For Dozsa, however, his ways of escaping payment included a misplaced wallet, bounced cheques, poverty, and convincing the restaurant that police involvement was a waste of time. As the venues for his crimes were always 5-star establishments, he was discreetly removed without arrest as not to disturb the guests. One such case involved feigning illness to avoid paying.

What is the charge? Eating a meal? A succulent Chinese meal?

Edwards questioning the reason for his arrest

And the reasons for his crimes? The Hungarian Army had implanted a device in his head. He was half right though. At least with the head part. Dozsa passed away in 2003, apparently from a brain tumour (although the story revelation involved breaking the Hippocratic oath). The tumour might have explained the behaviour and his subsequent cognition. But I’m sure he died as he lived – by the seat of his pants with a full belly and no money to pay for the privilege.

And you, sir? Are you waiting to receive my limp penis?

Edwards before being shoved into the car

For more info about Dozsa’s life (there’s a lot more, trust me) check out this forum thread. RIP Paul Charles Dozsa and long live Cecil George Edwards – the real Democracy Manifest Guy.

The magnificent arrest of Cecil George Edwards

400 Gradi Makes World's Cheesiest Pizza

400 gradi

I add extra cheese to any pizza I buy (and I eat a lot of pizza). But 154 different varieties? I’d go into a cheese coma. 400 Gradi is a restaurant in Melbourne, Australia. Its chef Johnny Di Francesco is the man behind a new Guinness World Record – The World’s Cheesiest Pizza.

The previous record stood at 111 by Johnny himself, after his initial 99-Cheese Pizza (a brilliant reference to Donatello from Teenage Mutant Ninja Turtles). But he wanted to set a new benchmark. Needless to say, he accomplished it again.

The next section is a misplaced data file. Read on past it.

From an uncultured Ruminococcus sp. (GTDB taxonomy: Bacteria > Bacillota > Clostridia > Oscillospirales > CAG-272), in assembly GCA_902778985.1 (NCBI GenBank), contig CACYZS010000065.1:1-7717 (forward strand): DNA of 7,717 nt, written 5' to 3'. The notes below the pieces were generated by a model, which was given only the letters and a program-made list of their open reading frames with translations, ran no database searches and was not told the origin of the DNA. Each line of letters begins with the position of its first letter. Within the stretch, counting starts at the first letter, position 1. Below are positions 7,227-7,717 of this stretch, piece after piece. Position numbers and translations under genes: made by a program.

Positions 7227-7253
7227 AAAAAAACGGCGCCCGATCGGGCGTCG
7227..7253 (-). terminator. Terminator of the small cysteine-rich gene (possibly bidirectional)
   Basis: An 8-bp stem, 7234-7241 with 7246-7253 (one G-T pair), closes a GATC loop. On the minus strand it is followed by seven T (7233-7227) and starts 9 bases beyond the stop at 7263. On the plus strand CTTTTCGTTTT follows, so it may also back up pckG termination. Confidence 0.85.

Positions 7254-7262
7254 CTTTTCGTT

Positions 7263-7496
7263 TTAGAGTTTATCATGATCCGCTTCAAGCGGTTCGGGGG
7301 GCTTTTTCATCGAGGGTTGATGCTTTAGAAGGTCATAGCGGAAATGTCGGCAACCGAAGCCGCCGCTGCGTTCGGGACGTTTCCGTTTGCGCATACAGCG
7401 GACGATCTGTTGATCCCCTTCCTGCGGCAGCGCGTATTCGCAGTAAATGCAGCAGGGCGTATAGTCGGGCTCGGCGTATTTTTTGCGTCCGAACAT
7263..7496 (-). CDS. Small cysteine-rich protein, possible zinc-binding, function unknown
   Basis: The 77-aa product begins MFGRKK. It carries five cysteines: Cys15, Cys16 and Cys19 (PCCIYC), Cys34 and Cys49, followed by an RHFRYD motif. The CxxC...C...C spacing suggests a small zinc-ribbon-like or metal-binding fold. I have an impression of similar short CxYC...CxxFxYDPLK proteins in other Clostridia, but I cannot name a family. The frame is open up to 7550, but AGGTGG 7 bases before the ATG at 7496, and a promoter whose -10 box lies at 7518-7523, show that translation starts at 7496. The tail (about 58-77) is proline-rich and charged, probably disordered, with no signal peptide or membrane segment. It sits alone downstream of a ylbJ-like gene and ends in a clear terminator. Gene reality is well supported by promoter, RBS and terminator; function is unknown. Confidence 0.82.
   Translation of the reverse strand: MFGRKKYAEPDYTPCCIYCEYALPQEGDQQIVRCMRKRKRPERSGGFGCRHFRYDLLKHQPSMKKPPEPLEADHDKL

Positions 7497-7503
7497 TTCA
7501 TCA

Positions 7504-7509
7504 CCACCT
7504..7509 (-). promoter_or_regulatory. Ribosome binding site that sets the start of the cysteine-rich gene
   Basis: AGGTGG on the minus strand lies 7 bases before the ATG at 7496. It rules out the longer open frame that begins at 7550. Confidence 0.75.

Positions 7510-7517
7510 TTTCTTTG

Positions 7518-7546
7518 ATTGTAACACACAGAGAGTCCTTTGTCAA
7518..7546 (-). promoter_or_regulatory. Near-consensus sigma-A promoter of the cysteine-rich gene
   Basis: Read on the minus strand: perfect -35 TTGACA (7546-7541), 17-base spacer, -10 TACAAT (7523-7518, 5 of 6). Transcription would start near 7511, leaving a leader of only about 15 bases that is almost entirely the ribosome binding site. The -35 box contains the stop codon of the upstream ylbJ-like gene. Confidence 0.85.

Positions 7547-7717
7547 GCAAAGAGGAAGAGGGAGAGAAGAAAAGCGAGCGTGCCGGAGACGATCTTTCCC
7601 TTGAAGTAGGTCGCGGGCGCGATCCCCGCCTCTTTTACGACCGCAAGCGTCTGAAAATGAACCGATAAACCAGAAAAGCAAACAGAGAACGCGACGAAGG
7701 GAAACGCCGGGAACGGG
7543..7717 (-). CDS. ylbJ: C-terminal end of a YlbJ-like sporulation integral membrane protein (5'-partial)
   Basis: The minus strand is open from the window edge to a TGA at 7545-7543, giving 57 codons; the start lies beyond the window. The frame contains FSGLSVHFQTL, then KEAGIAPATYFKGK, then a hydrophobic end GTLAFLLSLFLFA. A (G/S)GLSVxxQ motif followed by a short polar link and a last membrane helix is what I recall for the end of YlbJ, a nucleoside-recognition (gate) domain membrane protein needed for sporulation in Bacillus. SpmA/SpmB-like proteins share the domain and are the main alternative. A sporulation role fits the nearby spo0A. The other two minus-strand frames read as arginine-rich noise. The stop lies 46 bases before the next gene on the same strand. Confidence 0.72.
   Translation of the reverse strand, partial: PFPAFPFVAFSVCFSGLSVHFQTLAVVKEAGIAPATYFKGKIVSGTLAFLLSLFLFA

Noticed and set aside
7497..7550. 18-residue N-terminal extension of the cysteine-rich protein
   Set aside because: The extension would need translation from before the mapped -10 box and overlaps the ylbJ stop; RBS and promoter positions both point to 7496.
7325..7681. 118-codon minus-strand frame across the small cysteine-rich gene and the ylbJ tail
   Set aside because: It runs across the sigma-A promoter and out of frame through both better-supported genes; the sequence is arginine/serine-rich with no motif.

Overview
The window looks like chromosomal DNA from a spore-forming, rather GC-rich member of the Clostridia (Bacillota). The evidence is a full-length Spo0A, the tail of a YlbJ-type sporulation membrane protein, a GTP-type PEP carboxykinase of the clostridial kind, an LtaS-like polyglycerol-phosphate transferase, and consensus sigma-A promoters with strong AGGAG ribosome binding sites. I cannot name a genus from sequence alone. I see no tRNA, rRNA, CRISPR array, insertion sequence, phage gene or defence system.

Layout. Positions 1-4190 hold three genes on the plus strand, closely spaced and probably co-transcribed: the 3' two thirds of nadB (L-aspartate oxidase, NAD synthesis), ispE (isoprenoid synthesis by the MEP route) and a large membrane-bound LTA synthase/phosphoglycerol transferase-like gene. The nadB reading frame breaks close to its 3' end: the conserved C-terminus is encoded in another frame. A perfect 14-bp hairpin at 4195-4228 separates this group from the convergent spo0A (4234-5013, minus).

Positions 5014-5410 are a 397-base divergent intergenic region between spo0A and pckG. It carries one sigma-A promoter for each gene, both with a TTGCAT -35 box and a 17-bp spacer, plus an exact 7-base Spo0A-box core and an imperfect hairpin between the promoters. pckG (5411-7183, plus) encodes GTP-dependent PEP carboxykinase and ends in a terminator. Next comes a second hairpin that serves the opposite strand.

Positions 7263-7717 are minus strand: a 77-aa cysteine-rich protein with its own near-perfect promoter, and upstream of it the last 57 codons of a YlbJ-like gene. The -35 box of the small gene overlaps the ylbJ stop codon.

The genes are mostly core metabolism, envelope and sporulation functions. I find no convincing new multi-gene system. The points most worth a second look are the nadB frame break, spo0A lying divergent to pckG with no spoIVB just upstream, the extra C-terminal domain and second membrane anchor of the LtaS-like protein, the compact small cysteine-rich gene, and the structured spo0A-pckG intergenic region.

“We had an overwhelming response from our customers, so much so that they petitioned to have it a permanent menu item. Since then we decided to up the ante and create a 154-cheese pizza.”

Johnny Di Francesco

But it’s important to know that Johnny Di Francesco isn’t just a record-chasing chef. In 2014, he became World Pizza Champion at the Campionato Mondiale Della. 400 Gradi is also called “the home of traditional, Italian eating and the World’s Best Pizza” on its website.

What I want to know is what cheeses were used? Johnny told the Guinness Book of Records, “the cheeses included the likes of gorgonzola, pecorino, Taleggio, aged cheddar, gouda and of course, many more!” The pizza has been so popular, it sold out of all 400 Gradi venues within five days, with a total of 797 sold. Okay, I need to stop writing about this as my mouth is watering.

The BEST PIZZA IN THE WORLD!!! Eating at 400 Gradi in Melbourne

The Curiosity Show

The Curiosity Show with Rob Morrison and Deane Hutton

Some wonders lose their magic when you become an adult. I’ve watched Breaking The Magician’s Code loads of times but I still get caught out by sleight-of-hand magic tricks and illusions. It’s that kind of intrigue that fuelled The Curiosity Show, an Australian educational children’s television show hosted by Rob Morrison and Deane Hutton. The show aired between 1972 and 1990 which is a good run for this kind of thing.

The Curiosity Show demonstrated practical science, with all the kinds of things you weren’t allowed in the house (mouse traps and liquid nitrogen for example). It went on to win a host of Australian television awards and old episodes can now be found on YouTube if you’re curious *ahem*.

The Curiosity Show: Corrugated Cardboard Glasses